Micronutrient intake and the probability of nutrient adequacy among children 9-24 months of age: Results from the MAL-ED birth cohort study
Women and Child Health
Objective: To estimate the total energy and micronutrient intakes of children 9-24 months of age and evaluate the probability of adequacy (PA) of the diet in seven MAL-ED sites.
Design: Cohort study. Food intake was registered monthly using 24-h recalls beginning at 9 months. We estimated PA for thirteen nutrients and overall mean PA (MPA) by site and 3-month periods considering estimated breast milk intake.
Setting: Seven sites in Asia, Africa and Latin America.
Participants: 1669 children followed from birth to 24 months of age.
Results: Median estimated %energy from breast milk ranged from 4 to 70 % at 9-12 months, and declined to 0-39 % at 21-24 months. Iron bioavailability was low for all sites, but many diets were of moderate bioavailability for zinc. PA was optimal for most nutrients in Brazil and South Africa, except for iron and vitamin E (both), calcium and zinc (South Africa). PA for zinc increased only for children consuming a diet with moderate bioavailability. MPA increased 12-24 months as the quantity of complementary foods increased; however, PA for vitamin A remained low in Bangladesh and Tanzania. PA for vitamins D and E and iron was low for most sites and age groups.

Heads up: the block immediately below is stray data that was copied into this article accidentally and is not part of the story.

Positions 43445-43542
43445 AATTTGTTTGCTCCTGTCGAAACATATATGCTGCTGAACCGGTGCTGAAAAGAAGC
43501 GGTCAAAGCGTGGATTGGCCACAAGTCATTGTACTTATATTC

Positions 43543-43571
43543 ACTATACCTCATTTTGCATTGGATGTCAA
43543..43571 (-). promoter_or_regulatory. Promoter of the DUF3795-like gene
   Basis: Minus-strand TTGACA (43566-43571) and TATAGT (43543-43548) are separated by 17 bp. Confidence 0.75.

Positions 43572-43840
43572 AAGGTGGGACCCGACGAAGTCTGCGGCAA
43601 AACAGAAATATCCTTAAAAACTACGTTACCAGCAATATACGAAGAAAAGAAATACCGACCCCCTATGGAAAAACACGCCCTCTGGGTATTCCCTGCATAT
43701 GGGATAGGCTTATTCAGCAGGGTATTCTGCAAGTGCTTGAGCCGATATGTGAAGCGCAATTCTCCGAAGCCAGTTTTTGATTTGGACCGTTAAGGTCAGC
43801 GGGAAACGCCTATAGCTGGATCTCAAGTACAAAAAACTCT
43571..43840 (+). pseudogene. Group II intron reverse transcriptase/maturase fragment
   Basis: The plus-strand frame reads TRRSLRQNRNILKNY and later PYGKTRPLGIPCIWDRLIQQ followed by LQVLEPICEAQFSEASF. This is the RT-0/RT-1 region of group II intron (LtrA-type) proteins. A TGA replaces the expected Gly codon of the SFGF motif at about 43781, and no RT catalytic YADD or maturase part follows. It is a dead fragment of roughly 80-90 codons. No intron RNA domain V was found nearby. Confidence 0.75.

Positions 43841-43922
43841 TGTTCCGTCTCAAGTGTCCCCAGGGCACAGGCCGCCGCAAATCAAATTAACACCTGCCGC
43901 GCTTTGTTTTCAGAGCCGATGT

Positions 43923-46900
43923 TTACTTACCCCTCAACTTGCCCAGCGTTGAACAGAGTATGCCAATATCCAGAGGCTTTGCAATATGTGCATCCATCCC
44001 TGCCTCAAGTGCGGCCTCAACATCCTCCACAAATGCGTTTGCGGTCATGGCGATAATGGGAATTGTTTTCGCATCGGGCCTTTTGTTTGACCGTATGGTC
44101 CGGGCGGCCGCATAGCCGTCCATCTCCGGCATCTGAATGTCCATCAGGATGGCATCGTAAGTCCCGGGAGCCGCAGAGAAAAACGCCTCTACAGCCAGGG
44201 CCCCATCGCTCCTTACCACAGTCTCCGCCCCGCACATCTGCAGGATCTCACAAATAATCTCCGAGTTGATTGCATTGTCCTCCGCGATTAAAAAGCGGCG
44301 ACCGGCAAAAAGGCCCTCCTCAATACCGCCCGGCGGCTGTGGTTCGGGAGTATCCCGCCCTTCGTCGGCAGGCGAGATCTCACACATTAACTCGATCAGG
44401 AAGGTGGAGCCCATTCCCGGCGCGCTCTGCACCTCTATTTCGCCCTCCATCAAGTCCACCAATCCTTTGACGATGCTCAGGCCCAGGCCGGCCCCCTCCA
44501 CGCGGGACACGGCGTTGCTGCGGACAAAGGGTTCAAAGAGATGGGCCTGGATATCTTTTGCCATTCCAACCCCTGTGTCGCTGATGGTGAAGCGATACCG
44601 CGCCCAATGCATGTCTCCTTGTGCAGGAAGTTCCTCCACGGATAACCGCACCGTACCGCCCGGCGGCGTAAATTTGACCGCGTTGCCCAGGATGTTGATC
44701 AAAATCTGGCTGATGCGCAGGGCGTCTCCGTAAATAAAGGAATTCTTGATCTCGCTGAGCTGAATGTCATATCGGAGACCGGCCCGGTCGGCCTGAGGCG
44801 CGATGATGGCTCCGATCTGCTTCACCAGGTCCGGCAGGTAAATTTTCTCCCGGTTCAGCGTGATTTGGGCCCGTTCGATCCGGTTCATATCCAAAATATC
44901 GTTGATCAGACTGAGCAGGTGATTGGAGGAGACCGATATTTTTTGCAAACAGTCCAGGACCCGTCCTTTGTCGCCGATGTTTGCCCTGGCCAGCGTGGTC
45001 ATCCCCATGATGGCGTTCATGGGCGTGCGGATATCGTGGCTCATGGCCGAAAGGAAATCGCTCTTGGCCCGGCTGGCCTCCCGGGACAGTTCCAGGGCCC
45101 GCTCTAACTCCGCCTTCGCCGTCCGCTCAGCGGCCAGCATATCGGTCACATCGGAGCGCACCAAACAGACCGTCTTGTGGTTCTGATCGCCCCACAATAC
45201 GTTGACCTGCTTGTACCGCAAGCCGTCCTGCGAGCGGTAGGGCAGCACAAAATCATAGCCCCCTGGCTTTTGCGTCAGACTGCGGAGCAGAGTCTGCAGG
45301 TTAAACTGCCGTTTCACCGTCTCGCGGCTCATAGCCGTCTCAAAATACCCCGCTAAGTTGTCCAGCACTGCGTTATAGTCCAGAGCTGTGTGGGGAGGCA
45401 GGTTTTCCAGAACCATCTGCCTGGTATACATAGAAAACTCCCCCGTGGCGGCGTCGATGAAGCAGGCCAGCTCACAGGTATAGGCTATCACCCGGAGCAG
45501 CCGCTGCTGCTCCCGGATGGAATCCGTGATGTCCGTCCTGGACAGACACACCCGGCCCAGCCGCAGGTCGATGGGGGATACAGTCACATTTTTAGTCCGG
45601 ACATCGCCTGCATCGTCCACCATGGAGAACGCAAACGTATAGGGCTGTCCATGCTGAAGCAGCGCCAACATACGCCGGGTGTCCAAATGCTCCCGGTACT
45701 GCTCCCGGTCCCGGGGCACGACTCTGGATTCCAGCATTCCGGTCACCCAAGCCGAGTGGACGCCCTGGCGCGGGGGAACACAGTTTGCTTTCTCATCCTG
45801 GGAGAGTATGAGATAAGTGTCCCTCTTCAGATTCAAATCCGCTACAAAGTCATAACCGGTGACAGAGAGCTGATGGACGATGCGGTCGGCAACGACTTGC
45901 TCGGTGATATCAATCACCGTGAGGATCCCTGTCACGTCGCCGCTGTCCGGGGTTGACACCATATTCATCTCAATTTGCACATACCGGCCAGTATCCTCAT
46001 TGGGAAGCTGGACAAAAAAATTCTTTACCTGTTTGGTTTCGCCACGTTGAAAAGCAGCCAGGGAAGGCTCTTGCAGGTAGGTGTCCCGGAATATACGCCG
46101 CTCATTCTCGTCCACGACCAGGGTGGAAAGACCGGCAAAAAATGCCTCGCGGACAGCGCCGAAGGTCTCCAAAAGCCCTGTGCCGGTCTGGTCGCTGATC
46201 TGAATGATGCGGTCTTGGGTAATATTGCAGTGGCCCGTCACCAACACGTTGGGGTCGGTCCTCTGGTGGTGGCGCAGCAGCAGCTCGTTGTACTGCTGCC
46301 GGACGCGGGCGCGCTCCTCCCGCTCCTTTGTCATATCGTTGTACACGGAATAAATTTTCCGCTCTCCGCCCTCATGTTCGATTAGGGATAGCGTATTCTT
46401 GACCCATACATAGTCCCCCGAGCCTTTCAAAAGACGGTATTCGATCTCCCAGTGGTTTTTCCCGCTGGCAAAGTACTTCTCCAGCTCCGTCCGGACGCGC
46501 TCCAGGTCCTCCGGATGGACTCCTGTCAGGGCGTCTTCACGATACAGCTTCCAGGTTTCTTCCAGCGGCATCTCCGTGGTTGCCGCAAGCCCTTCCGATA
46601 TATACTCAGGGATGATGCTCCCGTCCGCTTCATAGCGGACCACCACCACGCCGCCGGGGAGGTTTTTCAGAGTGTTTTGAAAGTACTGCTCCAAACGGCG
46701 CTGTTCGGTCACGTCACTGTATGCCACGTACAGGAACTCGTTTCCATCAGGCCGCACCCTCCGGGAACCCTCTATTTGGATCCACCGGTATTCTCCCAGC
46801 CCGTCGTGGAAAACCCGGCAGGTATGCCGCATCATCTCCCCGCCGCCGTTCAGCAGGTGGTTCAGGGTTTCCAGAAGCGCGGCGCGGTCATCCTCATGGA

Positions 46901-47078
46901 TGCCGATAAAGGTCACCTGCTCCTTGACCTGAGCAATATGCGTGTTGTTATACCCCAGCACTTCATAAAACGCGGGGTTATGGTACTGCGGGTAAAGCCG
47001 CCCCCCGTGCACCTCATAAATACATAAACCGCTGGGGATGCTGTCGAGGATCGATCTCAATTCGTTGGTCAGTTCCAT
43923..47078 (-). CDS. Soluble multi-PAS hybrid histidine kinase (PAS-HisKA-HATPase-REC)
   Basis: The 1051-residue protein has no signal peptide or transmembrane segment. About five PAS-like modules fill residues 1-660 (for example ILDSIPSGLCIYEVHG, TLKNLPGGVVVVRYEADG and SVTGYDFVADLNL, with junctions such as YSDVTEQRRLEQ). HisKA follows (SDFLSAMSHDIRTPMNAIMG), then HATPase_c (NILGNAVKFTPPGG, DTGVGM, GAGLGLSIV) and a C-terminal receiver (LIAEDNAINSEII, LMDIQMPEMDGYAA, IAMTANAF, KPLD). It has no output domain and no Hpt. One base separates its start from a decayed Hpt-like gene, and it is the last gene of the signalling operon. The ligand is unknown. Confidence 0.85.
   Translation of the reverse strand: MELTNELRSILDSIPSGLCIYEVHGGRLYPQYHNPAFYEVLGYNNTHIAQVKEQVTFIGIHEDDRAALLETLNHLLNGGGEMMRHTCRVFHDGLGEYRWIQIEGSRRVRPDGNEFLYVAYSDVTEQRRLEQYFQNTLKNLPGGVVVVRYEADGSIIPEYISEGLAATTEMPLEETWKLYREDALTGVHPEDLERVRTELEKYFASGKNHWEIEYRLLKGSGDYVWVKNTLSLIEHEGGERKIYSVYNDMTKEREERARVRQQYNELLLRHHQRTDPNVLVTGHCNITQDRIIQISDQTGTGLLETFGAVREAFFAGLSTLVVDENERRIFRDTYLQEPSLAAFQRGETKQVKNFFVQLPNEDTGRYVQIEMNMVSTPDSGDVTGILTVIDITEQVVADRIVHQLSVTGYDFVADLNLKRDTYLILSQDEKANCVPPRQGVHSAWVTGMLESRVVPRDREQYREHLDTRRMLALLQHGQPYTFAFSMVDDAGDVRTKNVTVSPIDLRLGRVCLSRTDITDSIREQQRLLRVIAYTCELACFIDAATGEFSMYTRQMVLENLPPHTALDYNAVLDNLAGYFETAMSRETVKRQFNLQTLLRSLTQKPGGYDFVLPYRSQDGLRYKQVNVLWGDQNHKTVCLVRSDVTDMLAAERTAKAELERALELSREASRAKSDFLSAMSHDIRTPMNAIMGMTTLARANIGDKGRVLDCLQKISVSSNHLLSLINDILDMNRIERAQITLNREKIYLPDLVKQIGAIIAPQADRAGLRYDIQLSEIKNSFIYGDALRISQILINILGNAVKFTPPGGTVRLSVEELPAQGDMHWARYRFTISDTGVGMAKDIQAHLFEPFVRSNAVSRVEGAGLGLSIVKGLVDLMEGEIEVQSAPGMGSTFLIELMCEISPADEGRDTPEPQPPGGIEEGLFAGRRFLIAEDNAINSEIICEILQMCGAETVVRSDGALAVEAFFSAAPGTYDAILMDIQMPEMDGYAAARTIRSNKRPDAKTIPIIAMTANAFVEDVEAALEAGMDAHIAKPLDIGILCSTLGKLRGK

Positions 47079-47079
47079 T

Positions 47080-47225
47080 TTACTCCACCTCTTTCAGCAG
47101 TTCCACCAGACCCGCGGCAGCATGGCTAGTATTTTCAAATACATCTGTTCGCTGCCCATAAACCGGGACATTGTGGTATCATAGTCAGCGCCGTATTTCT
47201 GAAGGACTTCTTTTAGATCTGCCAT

Conclusions: MPA increased from 12 to 24 months as children consumed higher quantities of food, while nutrient density remained constant for most nutrients. Ways to increase the consumption of foods containing vitamins D, E and A, and calcium are needed, as are ways to increase the bioavailability of iron and zinc.
Public Health Nutrition
Antiporta, D. A.,
Mahopo, T. C.,
Olortegui, M. P.,
Caulfiel, L. E.,
MAL-ED Network Investigators, .
(2020). Micronutrient intake and the probability of nutrient adequacy among children 9-24 months of age: Results from the MAL-ED birth cohort study. Public Health Nutrition, 1-11.
Available at: https://ecommons.aku.edu/pakistan_fhs_mc_women_childhealth_wc/116